Four questions for four writers, examining some of the potential prospects the Thunder front office potentially had its eye on this March:
1. Name a prospect Thunder fans should keep an eye on at the Final Four this weekend.
Darnell Mayberry (beat writer) - Connecticut point guard Shabazz Napier. He’s got the pedigree and he’ll have the right university on his degree. It’s something about those UConn Huskies that Sam Presti just can’t pass up. Napier is not the biggest or most athletic at his position. Far from it. But he finds ways to get the job done, especially in big moments. With Derek Fisher set to retire at season’s end, as well as Reggie Jackson facing a cloudy future, the Thunder could target depth at the lead guard spot.
Anthony Slater (beat writer) - For the sake of some diversity on this panel, I’ll stray away from Shabazz Napier. Give me Patric Young, the bruising power forward from Florida. He’s currently 35th on Chad Ford’s big board and should be available whenever the Thunder pick. He doesn’t project as an elite player at the next level and his offensive game is limited. But he’s a large interior body, relentless on the glass and would seem to fit into a winning culture. Maybe it’s the school, but I see him having a Udonis Haslem type career. The Thunder would gladly take that late in the first round. Just check out this play:
Berry Tramel (columnist) - Shabazz Napier. The UConn point guard has been the tournament’s best player. Good shooter, good playmaker. Veteran. The Thunder could be in the market for a point guard, depending on what happens with Reggie Jackson’s contract. And in case you haven’t noticed, the Thunder loves itself come Connecticut.
Mike Sherman (sports editor) - How about UConn point guard Shabazz Napier? Best player left in the field (sorry Julius Randle). Trained by ex-Thunder reserve and Minister of Culture Kevin Ollie. A hedge against Reggie Jackson going the way of restricted free agency.
2. Name a realistic Thunder target that impressed you during this college season.
Mayberry - Kentucky point guard Andrew Harrison. I can’t stress enough how much I love this kid’s attitude and ability. He’s got incredible size (6-5) for his position and great strength and athleticism. Best of all, he’s got heart. His will to win will blow you away (he’s playing through a bum elbow he banged up against Kansas State). He can be mistake prone, but the polish will come. He’s got a ton of things you just can’t teach.
Slater - I’m intrigued by Kyle Anderson from UCLA. He’s a 6-foot-9 guard that averaged 14 points, nine rebounds and six assists in a solid Pac-12 this season. As a 20-year-old who lacks NBA strength, he’d probably be a bit of a project for a year or two. But he’s super skilled and could learn behind Kevin Durant, the shining example of why Anderson’s lanky and versatile game is so intriguing. Plus he’s already friends with Russell Westbrook, which can’t hurt. OKC would be wise to snatch him if he’s there with that Dallas pick in the early 20′s.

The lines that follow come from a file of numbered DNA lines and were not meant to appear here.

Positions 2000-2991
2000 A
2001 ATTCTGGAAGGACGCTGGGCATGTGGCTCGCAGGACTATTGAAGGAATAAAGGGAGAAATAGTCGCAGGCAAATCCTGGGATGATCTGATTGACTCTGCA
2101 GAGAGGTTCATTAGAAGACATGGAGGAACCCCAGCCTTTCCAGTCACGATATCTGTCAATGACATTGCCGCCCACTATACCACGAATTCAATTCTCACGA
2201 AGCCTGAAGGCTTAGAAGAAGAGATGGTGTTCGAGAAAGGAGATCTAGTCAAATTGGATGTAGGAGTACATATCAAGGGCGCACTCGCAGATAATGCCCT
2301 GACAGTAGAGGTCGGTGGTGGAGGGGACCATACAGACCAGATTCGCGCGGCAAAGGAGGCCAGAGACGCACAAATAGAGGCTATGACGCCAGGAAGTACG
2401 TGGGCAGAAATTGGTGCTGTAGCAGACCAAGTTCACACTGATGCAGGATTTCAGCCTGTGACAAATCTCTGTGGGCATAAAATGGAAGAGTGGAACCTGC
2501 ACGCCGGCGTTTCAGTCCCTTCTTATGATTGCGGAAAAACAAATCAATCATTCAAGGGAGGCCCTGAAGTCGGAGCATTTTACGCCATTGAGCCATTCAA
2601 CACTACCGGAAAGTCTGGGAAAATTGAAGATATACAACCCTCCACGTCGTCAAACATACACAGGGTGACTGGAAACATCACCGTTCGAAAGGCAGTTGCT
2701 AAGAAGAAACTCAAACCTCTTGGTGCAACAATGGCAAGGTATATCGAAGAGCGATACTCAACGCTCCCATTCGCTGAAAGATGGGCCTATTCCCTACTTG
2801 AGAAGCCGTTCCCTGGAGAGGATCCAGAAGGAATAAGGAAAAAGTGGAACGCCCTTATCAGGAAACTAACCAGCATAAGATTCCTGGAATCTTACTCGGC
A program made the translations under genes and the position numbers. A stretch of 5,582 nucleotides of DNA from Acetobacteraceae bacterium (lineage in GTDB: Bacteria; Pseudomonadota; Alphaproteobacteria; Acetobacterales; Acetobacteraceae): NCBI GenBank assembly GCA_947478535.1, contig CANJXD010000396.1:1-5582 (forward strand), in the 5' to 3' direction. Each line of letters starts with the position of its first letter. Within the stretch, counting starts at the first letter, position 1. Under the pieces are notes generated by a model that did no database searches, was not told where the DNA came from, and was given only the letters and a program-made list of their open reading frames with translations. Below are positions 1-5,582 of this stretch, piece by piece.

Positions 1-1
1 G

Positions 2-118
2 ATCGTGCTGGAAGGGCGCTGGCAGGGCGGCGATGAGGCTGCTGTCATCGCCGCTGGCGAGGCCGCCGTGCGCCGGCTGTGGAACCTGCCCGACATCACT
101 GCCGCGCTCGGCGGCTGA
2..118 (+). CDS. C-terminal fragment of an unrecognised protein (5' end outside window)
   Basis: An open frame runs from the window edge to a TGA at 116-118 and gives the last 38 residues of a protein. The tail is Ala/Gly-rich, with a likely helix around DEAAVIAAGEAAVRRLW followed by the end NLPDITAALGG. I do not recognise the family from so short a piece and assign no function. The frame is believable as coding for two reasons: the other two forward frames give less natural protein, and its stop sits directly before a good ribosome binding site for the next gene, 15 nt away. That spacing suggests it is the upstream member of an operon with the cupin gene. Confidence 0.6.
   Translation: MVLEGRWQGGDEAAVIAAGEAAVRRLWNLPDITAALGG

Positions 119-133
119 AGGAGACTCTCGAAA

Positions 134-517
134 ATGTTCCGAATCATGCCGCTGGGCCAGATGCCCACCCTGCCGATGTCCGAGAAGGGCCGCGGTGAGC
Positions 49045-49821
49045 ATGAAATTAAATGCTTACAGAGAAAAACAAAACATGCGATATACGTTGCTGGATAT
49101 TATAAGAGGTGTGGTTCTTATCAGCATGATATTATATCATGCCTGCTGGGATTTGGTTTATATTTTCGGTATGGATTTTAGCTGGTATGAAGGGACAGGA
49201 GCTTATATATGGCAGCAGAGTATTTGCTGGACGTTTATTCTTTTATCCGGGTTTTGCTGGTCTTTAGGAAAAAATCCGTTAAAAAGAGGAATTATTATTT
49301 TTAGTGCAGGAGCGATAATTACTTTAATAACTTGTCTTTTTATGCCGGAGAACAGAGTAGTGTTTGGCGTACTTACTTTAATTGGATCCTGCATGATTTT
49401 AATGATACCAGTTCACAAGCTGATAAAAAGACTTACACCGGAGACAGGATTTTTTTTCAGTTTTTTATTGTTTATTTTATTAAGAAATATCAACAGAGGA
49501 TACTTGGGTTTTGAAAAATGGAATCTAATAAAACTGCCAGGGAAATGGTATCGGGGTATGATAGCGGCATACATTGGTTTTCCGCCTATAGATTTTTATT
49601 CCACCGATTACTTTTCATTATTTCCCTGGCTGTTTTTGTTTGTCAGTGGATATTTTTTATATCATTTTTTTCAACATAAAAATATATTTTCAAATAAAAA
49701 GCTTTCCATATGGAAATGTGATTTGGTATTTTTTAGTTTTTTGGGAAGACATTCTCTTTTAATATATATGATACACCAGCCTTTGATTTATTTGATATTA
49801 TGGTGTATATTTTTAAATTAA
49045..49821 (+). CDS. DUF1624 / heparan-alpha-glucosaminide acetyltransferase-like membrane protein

Tramel - Montrezel Harrell. The Louisville big man improved dramatically in his sophomore season, from 5.6 to 14.0 points a game. He averaged 8.4 rebounds and shot 60 percent from the field. Harrell is 6-foot-8, 230 pounds. He blocked some shots. Played within himself. If the Thunder is looking for a guy to eventually replace Nick Collison (Collison has one year left on his contract), Harrell could be the guy. He figures to go somewhere around 20th.
Sherman - Michigan State power forward Adreian Payne was my previous favorite player in the tournament, but he wore down in the second half Sunday against UConn. Big guys who can shoot, are tough and smart are scarce. According to a couple suggestions I’ve seen he’d have to fall a bit to reach the Thunder.
3. What is the Thunder’s biggest need in the draft?
Mayberry - Biggest? Probably a big man. Nick Collison will be 34 next season and is already average a career low in minutes. Kendrick Perkins will be on the final year of his contract next season. Steven Adams and Hasheem Thabeet are serviceable. But the Thunder needs to start thinking about acquiring another rugged rebounder and low-post defender. I say OKC’s biggest need is a big man.
Slater - Their biggest need is to get the best player available, whatever position. If it’s a point guard or power forward, all the better, as those seem to be the areas where playing time is most likely to open up. But we’ve all watched the Thunder this season. Scott Brooks has developed such a fluid rotation. Three point guards in this lineup, four players over 6-foot-10 in the next. The roster is so versatile and able to fit players in so many different holes. So come draft day, the job is to just add another weapon to Brooks’ already flexible arsenal.
Tramel - I would say point guard or power forward. Jackson can sign a contract extension this summer, but he might not. Collison’s contract is up after one more year, and while Saint Nick has been fabulous, he can’t last forever. If a center fell from the sky, I would urge the Thunder to grab him, but otherwise, point guard or power forward.
Sherman - When you don’t have a pressing need you have all kinds of flexibility, which is where the Thunder stands. With Derek Fisher planning retirement and pondering coaching and Caron Butler unsigned beyond this year, I’d say bench scoring and toughness rate high, but good luck finding that in the draft. I’m guessing Sam Presti will go with the best-available strategy, unless he deals one or both first-round picks for a veteran to fill the likely Fisher void.